I was the youngest of four boys, a 10-year spread from beginning to end. By the time I got around to the same experiences as my older brothers, my parents were pretty well broken in. If you were on the tail end of a long(ish) family, you know what I’m talking about.
This works to your advantage in some ways. Parents tend to mellow out with experience and loosen up a bit. My brothers always accused me of getting away with things they never could.
But there’s a flip side to that also. Mom and dad had already “done their time” on school volunteering and chaperoning by the time I came around to many of those experiences.
And that was OK, certainly by the time high school rolled around. Parents on field trips as chaperones? Talk about cramping one’s style — not that I was one with much style. So when it came to that 8th grade Marine Biology class trip to the Florida Keys or the 10th grade Latin Club weekend tournaments in Orlando, I was out from under any watchful gaze that mattered.
It’s a rare thing to have your child willing to share any significant high school experience, much less a trip requiring charter buses and hotels. So it was an opportunity to be seized when my daughter asked me along with her Pinecrest Speech and Debate Team to George Mason University last weekend for that school’s 15th annual national tournament.
Now a senior, Loreleigh had been each year to George Mason and always asked me to accompany her as a chaperone and volunteer debate judge. I can still remember what I was like as a student on these trips. My desire for custodial responsibility was appropriately low.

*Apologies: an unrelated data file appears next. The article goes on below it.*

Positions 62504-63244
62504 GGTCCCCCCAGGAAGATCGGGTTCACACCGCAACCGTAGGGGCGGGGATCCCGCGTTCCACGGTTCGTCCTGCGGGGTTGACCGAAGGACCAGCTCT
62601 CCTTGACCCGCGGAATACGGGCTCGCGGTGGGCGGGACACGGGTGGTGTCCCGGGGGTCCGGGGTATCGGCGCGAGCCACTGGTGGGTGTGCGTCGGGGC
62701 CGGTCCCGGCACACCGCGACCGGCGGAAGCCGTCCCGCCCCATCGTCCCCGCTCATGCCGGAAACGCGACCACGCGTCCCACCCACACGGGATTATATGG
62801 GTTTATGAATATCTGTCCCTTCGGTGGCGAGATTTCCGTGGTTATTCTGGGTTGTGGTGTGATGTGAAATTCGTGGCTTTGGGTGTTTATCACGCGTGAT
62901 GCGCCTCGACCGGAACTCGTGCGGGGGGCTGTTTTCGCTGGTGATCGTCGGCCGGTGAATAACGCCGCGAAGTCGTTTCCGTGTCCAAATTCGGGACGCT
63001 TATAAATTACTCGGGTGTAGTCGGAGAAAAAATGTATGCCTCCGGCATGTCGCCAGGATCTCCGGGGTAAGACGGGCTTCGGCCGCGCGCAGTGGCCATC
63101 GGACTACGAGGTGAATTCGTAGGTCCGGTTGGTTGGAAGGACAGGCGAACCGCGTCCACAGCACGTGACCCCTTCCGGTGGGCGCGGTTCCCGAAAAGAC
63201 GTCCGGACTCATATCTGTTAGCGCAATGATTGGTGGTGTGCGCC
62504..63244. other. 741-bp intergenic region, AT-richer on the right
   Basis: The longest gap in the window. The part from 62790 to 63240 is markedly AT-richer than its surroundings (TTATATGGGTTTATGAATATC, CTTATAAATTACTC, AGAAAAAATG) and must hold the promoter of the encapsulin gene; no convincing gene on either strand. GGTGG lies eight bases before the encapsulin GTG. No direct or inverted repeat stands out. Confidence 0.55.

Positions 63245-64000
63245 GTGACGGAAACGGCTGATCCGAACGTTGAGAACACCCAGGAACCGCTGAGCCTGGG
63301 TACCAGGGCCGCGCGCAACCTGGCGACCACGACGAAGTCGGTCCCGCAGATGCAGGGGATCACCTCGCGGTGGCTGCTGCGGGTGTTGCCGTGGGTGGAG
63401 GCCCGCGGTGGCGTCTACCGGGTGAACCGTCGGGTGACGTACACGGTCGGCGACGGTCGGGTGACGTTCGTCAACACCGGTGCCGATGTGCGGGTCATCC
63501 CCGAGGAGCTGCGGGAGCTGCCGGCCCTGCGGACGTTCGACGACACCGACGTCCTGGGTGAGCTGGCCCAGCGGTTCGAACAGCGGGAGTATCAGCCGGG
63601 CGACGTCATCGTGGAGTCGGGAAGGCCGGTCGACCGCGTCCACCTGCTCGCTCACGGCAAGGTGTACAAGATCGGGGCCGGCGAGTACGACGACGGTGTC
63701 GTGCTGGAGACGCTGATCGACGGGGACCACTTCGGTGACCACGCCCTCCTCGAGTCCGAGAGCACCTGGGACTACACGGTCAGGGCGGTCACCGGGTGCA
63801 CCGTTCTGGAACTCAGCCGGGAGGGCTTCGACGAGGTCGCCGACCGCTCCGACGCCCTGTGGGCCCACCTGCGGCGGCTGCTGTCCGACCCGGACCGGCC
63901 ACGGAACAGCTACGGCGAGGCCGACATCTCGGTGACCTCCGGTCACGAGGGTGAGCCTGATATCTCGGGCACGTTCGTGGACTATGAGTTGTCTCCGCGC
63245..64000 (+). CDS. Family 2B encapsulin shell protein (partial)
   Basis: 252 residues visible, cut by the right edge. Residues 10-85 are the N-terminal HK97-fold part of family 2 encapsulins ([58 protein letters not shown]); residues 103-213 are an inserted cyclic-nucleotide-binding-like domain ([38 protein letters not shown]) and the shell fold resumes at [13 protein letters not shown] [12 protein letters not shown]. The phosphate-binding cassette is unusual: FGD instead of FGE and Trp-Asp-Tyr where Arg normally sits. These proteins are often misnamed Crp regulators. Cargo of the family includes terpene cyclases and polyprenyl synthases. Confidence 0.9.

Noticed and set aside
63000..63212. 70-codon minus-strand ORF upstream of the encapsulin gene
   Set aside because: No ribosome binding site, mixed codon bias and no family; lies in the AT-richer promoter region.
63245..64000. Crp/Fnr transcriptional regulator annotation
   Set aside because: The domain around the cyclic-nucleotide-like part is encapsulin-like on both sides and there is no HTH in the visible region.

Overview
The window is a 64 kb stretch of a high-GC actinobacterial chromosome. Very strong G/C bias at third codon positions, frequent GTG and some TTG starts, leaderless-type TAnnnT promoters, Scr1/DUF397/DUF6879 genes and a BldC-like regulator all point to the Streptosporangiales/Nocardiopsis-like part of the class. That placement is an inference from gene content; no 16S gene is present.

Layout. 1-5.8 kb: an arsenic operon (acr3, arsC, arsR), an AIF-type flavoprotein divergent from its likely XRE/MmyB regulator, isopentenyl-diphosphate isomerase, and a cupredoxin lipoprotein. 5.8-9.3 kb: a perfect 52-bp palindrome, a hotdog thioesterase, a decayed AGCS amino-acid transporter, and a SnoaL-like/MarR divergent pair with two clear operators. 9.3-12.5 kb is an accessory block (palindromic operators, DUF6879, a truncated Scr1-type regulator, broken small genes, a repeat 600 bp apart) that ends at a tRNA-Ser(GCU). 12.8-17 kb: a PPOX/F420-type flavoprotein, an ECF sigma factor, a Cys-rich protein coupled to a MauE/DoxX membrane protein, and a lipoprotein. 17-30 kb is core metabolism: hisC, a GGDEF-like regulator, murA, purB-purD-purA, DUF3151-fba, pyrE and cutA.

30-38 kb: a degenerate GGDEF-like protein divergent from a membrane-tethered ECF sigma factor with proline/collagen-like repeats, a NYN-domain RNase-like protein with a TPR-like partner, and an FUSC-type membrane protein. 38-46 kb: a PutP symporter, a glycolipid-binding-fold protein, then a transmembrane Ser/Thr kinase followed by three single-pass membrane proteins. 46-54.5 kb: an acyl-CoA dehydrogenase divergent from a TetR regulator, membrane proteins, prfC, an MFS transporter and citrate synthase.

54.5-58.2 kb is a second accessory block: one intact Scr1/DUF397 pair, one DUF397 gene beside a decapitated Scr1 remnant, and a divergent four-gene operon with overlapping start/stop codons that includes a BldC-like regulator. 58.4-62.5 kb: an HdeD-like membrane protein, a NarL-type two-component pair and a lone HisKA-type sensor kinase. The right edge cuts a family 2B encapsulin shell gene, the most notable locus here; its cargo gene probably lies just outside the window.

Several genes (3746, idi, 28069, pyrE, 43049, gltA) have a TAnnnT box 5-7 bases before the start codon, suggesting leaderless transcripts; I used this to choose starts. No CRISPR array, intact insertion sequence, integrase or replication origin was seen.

But if you can make memories with your child, why let that pass by? I boarded the bus.
In the end, we had a great time, and I didn’t have to play sergeant major once. We had Riley along for that. He served in Afghanistan and had combat experience. When Riley would call the roll, each child’s name was hollered out by last name, first name — and he didn’t skip the comma: “NAGY COMMA LORELEIGH!” He gave us situational briefings all along the way. God bless him. We even had two doctor dads along, one of whom dutifully dispensed kids’ daily medicines. Kids take a lot of medicines these days.
On Sunday, with most of the team not going on to final competitions, we small band of merry chaperones — with Riley firmly in command — led a 23-student expedition down to Washington, D.C., going in on the Metro subway. The Metro can be tricky in its own ways, so to keep that in mind while also endlessly counting 23 heads gave me new respect for mother geese.
The kids got to experience the National Air and Space Museum and walk the length of the National Mall. We took them by the Lincoln Memorial and through the World War II, Korean War and Vietnam War memorials. Riley needn’t have issued his call for respectful behavior; the kids were as solemn as the gloomy evening around them.
D.C. has always been a special place for me. Growing up just outside it, my school frequently took classes downtown for day-trips to the various Smithsonian museums. We’d sit on the Mall, eating our peanut butter and jelly sandwiches while the chaperone moms would run around keeping us in check. My friends and I walked the same gravel paths as my daughter and her classmates.
I couldn’t help feeling a little full-circle about it all. Loreleigh thanked me for going on the trip, but I was the one thankful for the chance to work long days, eat fast food, spend a sleep-deprived night on the bus and love every memory made along the way.